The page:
Varsity
An E-history by Thomas Hashway, 513 PIR

By March 1945, the Rhine was the final barrier separating the Allies from the heart of Germany. Plans were underway to cross this barrier and capture the Ruhr, Germany's industrial heartland. With the capture of the Ruhr, Germany's war machine would eventually collapse. The area chosen by the Allies to make the amphibious crossing was between the German cities of Emmerich and Wesel. The 17th Airborne Division and 6th British Airborne Division assisted the crossing by seizing several important objectives in a massive a daylight airborne assault.  The Operation was titled Varsity.  Tom Hashway's email brings us back to that day. (pko) 

 


The day before the jump, I recall studying maps and sandbox images of our drop zone. Some of the boys were shaving their hair and giving each other Mohawk hair cuts using scissors and safety razors; painting their faces using charcoal. We were fed steak dinners that evening and I had a case of goose bumps. The next day, we boarded the planes in combat gear and parachutes. I was third man in the right hand stick (planes had two exit doors). I started to sweat this out and remember thinking, "Is this the end for me?"  Our plane took off towing two gliders, each
filled with glider troops and gear.

As we approached the Rhine River, the flak was thick enough to walk on. "Stand up", "hook up", "check your gear": I must have done that three times. You could hear some praying aloud. "Stand in the door," the jumpmaster yelled. This is it; "Red Light go!" We shoved each other out the door because everybody feared being hit by flak and going down in flames. I had a quick descent with a low branch landing. While releasing the harness, I looked up around and saw flaming planes and crashing gliders, wondering if those troops got out alive. Gunfire brought me back to reality. I crawled towards a few troopers, saw Col. Coutts, and joined him in the
move to the assembly area. We had missed the drop zone by a few miles; firefights and skirmishes continued through the day. Some troopers were killed during descent, others in tree landings, some on rooftops, and a few with chutes wrapped around high wires. As we advanced, the Krauts reluctantly gave ground. Axis Sally had been announcing over the radio for a few days prior to the actual operation, "We know you are coming 17th Airborne Division, you will not need parachutes, you can walk down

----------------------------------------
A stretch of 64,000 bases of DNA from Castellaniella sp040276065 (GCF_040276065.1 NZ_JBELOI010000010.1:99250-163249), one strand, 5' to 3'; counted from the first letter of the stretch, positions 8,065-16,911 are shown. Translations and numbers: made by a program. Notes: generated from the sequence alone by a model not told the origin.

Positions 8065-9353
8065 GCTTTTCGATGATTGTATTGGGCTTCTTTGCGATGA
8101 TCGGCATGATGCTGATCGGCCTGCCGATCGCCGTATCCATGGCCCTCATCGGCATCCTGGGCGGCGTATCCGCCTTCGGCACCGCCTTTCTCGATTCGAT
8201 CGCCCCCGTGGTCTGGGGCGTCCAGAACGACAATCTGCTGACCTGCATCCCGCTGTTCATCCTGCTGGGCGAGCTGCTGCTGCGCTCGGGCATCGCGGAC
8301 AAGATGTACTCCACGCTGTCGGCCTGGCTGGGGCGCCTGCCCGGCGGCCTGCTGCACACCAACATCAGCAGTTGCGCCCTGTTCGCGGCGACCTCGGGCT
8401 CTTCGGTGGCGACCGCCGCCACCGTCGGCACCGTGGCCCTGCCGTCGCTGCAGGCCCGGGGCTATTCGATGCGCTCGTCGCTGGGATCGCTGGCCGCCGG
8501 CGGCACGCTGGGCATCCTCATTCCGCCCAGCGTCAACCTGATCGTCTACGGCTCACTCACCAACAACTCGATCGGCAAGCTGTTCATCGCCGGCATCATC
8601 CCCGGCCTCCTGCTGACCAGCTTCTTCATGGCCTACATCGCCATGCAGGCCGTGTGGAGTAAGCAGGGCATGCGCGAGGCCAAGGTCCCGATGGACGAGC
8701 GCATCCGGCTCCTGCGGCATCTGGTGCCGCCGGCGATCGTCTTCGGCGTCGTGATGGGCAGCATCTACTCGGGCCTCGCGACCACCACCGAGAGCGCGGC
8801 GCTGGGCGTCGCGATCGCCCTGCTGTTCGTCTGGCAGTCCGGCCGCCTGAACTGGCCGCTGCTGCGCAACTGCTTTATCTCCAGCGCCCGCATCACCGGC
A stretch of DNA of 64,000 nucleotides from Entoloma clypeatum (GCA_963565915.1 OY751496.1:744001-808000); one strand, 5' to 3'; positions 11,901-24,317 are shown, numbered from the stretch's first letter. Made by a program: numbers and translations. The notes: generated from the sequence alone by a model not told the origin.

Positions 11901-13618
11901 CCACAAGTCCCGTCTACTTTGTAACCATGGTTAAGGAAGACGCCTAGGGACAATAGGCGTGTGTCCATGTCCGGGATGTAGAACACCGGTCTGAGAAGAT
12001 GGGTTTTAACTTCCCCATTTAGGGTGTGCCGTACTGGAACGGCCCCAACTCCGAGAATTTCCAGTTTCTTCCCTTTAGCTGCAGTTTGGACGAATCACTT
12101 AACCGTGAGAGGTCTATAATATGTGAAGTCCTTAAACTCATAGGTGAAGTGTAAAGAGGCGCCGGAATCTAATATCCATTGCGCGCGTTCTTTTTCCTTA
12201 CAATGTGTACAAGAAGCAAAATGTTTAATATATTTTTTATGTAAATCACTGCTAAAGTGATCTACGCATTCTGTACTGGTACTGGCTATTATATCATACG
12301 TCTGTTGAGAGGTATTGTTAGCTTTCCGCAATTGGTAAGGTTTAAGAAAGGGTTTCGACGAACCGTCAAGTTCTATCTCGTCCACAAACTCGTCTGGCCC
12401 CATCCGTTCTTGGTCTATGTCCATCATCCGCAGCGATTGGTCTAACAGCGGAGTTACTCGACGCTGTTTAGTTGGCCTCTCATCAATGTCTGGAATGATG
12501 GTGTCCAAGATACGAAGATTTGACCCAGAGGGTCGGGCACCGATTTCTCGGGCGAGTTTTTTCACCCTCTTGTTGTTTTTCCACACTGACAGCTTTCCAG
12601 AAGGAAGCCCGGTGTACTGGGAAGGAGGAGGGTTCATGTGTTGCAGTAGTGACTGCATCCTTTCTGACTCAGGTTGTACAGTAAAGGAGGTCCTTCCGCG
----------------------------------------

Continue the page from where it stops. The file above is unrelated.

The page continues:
on the flak." On reaching the assembly area, we consolidated our forces and moved towards our objectives.

The next day, British armor came across and we climbed atop the tanks and moved forward towards Munster.  As we moved toward Munster, the enemy was entrenched and we had to dig them out.  Initially we took no prisoners, but later they surrendered in large groups. Since we were attached to Gen. Montgomery's northern army, we headed towards Munster aboard their tanks. We took one town after another; clearing out houses and pockets of resistance. Col. Coutts was hit in the shoulder by a mortar fragment, was tended to by medics, and later evacuated. I recall a city named Dulman, which was on the road to Munster, where we met some resistance.


We had acquired the 57mm recoilless shoulder weapons, replacing the Bazookas. This new weapon had much more firepower and accuracy. Roadblocks and opposition were no match for these new weapons combined with the British Tanks. We reached Munster in the dark of night.

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Mrs. Hashway standing proudly over her son's war trophy captured in Munster.


We learned about some of Hermann Goring's pilots being billeted there. We waited until their morning roll call and captured all of them. I sent a couple of troopers to the roof of the barracks and brought down the Swastika flag and then raised the American Flag. I sent the Swastika home to my parents as a souvenir. A few weeks later, I received a photo of my Mom standing on the Swastika at a corner near our home for all of her neighbors to see. She was so proud. We stayed in Munster a few days and then were re-assigned to the Ruhr area to close that pocket of resistance.

Email Interview by Pat O'Donnell and edited by David Prim.
Copyright 1999 Patrick O'Donnell